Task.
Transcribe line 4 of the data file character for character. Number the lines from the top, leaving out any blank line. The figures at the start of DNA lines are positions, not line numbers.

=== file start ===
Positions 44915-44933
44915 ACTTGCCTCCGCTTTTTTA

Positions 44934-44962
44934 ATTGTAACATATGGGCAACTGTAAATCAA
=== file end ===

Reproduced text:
44934 ATTGTAACATATGGGCAACTGTAAATCAA